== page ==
Memo to Santos’ new CEO on his first day: CSG isn’t worth it

Published: February 01, 2016

Farming and community groups say Santos’ new CEO, Kevin Gallagher, who starts work today, should signal that the company has learned from its mistakes and will not pursue two damaging and controversial coal seam gas (CSG) projects in NSW and Queensland.

Santos is pursuing Federal approval for an additional 6,100 CSG wells in western and central Qld, just five years after it gained first stage approval for its GLNG gasfield project.  It is also proposing an 850-well production field in the Pilliga forest, in north-west NSW.

Lock the Gate Alliance National Coordinator, Phil Laird said, “We see the arrival of a new CEO at Santos as an opportunity for the company to change its course.

“We’ve written to Mr Gallagher, asking him to meet with us and to visit affected communities in north-west NSW and Qld. CSG has been an environmental, social and economic debacle, and there is no justification for pushing ahead with it any longer.

“Just five years into the development of their approved 2,650 CSG wells in Qld, Santos is now seeking to more than triple the number of wells it has approval to drill from Roma to Rolleston in Central Queensland.

“This is what the community always feared: not satisfied with the approvals it’s already got, Santos is coming back for more invasive wells, more industrialisation and more damage to agriculture.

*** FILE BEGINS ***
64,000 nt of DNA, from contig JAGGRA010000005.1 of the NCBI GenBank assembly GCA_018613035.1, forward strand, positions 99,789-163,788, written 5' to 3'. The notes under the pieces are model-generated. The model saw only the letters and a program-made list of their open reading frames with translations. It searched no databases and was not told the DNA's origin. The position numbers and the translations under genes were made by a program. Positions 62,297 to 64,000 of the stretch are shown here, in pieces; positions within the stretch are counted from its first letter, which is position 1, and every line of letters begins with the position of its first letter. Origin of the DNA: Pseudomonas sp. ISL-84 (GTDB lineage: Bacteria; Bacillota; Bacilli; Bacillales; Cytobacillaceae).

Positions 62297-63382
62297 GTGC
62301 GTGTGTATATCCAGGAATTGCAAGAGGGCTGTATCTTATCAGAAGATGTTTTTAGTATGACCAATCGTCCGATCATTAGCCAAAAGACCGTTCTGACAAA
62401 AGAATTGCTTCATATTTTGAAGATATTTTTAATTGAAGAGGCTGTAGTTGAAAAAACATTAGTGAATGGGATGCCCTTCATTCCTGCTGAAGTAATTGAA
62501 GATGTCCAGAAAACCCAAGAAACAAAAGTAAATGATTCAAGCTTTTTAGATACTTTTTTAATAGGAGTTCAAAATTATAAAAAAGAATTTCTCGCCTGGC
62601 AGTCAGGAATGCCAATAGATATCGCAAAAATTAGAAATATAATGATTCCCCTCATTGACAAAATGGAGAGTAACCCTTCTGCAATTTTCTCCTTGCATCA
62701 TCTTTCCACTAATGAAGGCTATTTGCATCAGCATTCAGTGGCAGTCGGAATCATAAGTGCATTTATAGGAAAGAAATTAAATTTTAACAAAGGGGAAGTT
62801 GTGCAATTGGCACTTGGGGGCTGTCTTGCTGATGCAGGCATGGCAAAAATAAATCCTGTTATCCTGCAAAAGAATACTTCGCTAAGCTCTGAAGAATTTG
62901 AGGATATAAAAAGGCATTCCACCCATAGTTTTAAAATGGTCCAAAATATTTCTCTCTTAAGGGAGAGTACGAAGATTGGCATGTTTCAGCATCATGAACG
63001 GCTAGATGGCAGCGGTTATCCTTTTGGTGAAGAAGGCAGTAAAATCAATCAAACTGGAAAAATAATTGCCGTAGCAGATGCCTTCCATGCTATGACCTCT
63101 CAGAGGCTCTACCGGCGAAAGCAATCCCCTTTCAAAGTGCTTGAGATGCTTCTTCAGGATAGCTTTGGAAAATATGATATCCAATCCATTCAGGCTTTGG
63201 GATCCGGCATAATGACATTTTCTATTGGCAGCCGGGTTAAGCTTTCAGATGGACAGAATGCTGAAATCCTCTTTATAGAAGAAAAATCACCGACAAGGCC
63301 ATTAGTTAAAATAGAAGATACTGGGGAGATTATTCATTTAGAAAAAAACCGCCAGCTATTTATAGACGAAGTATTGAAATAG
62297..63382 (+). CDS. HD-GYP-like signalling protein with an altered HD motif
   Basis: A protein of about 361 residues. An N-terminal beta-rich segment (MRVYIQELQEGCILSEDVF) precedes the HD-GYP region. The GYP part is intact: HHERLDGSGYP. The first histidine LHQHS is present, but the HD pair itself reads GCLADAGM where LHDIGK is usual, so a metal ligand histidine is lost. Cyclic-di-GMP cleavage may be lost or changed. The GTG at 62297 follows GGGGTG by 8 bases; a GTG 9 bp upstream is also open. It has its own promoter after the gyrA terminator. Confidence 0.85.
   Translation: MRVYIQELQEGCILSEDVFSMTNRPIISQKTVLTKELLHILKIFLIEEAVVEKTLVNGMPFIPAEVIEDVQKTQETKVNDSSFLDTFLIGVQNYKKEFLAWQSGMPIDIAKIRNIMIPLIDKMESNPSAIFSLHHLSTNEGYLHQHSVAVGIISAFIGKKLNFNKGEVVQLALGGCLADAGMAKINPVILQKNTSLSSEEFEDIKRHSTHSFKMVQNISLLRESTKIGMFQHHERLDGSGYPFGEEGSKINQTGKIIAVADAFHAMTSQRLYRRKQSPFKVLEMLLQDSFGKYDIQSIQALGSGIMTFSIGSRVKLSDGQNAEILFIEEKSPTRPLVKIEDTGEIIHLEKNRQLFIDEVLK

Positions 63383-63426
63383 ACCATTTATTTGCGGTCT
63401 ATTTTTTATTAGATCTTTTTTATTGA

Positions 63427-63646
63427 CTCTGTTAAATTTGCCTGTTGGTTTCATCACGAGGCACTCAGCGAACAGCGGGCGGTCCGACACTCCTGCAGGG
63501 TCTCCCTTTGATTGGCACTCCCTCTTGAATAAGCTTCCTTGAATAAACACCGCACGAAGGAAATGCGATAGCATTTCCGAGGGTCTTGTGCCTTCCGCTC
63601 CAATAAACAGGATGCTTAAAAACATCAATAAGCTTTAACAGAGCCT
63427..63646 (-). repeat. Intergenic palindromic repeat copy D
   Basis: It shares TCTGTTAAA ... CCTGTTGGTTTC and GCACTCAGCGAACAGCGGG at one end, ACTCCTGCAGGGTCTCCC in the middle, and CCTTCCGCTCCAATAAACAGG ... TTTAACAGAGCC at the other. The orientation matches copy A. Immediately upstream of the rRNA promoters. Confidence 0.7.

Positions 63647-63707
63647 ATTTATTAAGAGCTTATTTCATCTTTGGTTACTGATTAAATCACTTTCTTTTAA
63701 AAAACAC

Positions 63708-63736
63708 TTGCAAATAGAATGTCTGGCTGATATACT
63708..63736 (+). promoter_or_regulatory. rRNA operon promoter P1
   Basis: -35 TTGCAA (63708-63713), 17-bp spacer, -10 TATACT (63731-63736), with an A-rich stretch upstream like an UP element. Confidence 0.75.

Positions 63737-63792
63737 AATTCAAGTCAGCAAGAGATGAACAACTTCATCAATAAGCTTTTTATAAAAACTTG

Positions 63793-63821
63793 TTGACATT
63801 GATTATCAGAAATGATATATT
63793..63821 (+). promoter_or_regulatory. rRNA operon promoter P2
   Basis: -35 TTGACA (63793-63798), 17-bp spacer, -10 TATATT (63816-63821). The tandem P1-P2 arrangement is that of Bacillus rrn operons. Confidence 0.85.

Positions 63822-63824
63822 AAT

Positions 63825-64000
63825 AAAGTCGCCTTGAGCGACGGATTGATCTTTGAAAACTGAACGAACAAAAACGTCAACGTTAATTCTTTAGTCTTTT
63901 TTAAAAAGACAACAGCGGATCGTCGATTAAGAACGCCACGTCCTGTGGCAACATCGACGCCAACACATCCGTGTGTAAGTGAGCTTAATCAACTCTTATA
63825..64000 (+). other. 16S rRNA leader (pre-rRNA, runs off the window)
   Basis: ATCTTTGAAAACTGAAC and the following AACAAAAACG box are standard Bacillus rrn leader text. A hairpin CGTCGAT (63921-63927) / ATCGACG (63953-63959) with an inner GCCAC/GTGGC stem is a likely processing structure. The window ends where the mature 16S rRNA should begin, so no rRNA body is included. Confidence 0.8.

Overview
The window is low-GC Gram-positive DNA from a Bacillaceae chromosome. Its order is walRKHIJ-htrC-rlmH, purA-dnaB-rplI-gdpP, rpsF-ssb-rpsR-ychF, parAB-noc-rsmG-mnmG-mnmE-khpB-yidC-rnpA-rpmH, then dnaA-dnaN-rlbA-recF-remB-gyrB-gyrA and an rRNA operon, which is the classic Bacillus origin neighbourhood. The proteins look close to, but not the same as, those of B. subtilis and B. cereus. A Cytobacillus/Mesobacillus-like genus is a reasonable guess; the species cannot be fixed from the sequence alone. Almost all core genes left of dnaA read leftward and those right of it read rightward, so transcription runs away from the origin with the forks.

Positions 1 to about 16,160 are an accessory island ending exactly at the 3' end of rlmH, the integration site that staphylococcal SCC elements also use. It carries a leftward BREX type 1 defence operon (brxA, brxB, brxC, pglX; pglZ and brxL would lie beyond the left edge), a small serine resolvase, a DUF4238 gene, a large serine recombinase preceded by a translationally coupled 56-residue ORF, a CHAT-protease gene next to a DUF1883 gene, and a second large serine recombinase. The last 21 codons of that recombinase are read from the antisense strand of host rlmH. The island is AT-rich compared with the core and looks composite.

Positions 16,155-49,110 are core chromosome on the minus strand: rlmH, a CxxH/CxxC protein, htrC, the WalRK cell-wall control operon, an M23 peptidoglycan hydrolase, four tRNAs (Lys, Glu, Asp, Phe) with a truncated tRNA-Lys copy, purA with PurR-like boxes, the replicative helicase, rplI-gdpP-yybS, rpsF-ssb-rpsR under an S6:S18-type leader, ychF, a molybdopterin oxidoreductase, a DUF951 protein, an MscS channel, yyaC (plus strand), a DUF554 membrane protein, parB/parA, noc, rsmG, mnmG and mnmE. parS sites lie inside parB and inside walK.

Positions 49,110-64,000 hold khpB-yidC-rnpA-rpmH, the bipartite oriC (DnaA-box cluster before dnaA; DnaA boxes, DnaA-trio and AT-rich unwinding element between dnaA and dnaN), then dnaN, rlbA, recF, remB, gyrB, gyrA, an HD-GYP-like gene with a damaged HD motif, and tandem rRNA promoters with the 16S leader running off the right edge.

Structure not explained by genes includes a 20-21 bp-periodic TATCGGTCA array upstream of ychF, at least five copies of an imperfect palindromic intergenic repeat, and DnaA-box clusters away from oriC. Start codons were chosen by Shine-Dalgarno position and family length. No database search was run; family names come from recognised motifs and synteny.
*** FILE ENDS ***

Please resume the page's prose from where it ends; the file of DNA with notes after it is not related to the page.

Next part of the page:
“Both of the Santos projects are located in recharge areas for the Great Artesian Basin and have the potential to inflict long term unforeseen damage on Australia’s most precious natural resource: our ancient groundwater water” he said.

Margaret Fleck, a farmer from the Liverpool Plains area near Mullaley in the Gunnedah Basin and spokesperson for the North West Alliance, said that farmers in her region were opposing Santos because groundwater is the lifeblood of inland Australia.

“Our message to Santos’ new CEO on his first day is this: get out of coal seam gas. It’s damaging, it’s unwelcome, and there are better ways to make money than by ripping water out of the driest continent on earth and putting our farming future at risk.” “

“Santos’ plans in both states involve the extraction of billions of litres of groundwater. In our region, the Pilliga sandstone aquifer is a vitally important recharge area for the Great Artesian Basin.

“Huge areas of NSW and Queensland rely utterly on this ancient water, which is slow to recharge. We can’t punch all these holes in the Great Artesian Basin without losing pressure, and those effects will be felt far in to the future” Margaret said.

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